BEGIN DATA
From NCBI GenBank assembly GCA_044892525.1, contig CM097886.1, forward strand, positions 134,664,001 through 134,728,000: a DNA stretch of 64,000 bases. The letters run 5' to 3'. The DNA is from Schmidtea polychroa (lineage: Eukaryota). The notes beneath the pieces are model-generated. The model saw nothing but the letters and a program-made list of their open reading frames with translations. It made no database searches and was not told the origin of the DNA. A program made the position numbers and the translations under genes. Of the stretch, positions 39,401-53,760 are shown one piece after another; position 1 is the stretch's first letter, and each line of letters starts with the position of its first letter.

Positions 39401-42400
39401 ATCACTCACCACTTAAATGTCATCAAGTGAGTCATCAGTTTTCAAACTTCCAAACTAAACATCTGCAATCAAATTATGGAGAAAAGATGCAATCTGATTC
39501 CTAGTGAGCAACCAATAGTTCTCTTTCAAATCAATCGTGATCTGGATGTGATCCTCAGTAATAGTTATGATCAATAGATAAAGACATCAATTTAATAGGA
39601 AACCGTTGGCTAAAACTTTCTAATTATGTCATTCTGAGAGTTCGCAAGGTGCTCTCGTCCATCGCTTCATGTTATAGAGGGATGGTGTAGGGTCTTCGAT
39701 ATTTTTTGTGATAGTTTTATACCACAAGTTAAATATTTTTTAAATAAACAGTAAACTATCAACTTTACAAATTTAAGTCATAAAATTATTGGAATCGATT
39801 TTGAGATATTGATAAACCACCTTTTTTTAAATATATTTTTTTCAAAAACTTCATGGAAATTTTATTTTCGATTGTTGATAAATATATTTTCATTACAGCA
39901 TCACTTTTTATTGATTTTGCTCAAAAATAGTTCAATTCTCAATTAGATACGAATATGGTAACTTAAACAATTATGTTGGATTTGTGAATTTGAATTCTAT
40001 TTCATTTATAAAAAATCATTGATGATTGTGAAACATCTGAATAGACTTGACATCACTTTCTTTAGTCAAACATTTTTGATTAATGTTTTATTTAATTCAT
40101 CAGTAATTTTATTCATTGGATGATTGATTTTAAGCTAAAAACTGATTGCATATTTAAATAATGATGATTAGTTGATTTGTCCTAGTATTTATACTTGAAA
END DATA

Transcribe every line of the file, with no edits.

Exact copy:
From NCBI GenBank assembly GCA_044892525.1, contig CM097886.1, forward strand, positions 134,664,001 through 134,728,000: a DNA stretch of 64,000 bases. The letters run 5' to 3'. The DNA is from Schmidtea polychroa (lineage: Eukaryota). The notes beneath the pieces are model-generated. The model saw nothing but the letters and a program-made list of their open reading frames with translations. It made no database searches and was not told the origin of the DNA. A program made the position numbers and the translations under genes. Of the stretch, positions 39,401-53,760 are shown one piece after another; position 1 is the stretch's first letter, and each line of letters starts with the position of its first letter.

Positions 39401-42400
39401 ATCACTCACCACTTAAATGTCATCAAGTGAGTCATCAGTTTTCAAACTTCCAAACTAAACATCTGCAATCAAATTATGGAGAAAAGATGCAATCTGATTC
39501 CTAGTGAGCAACCAATAGTTCTCTTTCAAATCAATCGTGATCTGGATGTGATCCTCAGTAATAGTTATGATCAATAGATAAAGACATCAATTTAATAGGA
39601 AACCGTTGGCTAAAACTTTCTAATTATGTCATTCTGAGAGTTCGCAAGGTGCTCTCGTCCATCGCTTCATGTTATAGAGGGATGGTGTAGGGTCTTCGAT
39701 ATTTTTTGTGATAGTTTTATACCACAAGTTAAATATTTTTTAAATAAACAGTAAACTATCAACTTTACAAATTTAAGTCATAAAATTATTGGAATCGATT
39801 TTGAGATATTGATAAACCACCTTTTTTTAAATATATTTTTTTCAAAAACTTCATGGAAATTTTATTTTCGATTGTTGATAAATATATTTTCATTACAGCA
39901 TCACTTTTTATTGATTTTGCTCAAAAATAGTTCAATTCTCAATTAGATACGAATATGGTAACTTAAACAATTATGTTGGATTTGTGAATTTGAATTCTAT
40001 TTCATTTATAAAAAATCATTGATGATTGTGAAACATCTGAATAGACTTGACATCACTTTCTTTAGTCAAACATTTTTGATTAATGTTTTATTTAATTCAT
40101 CAGTAATTTTATTCATTGGATGATTGATTTTAAGCTAAAAACTGATTGCATATTTAAATAATGATGATTAGTTGATTTGTCCTAGTATTTATACTTGAAA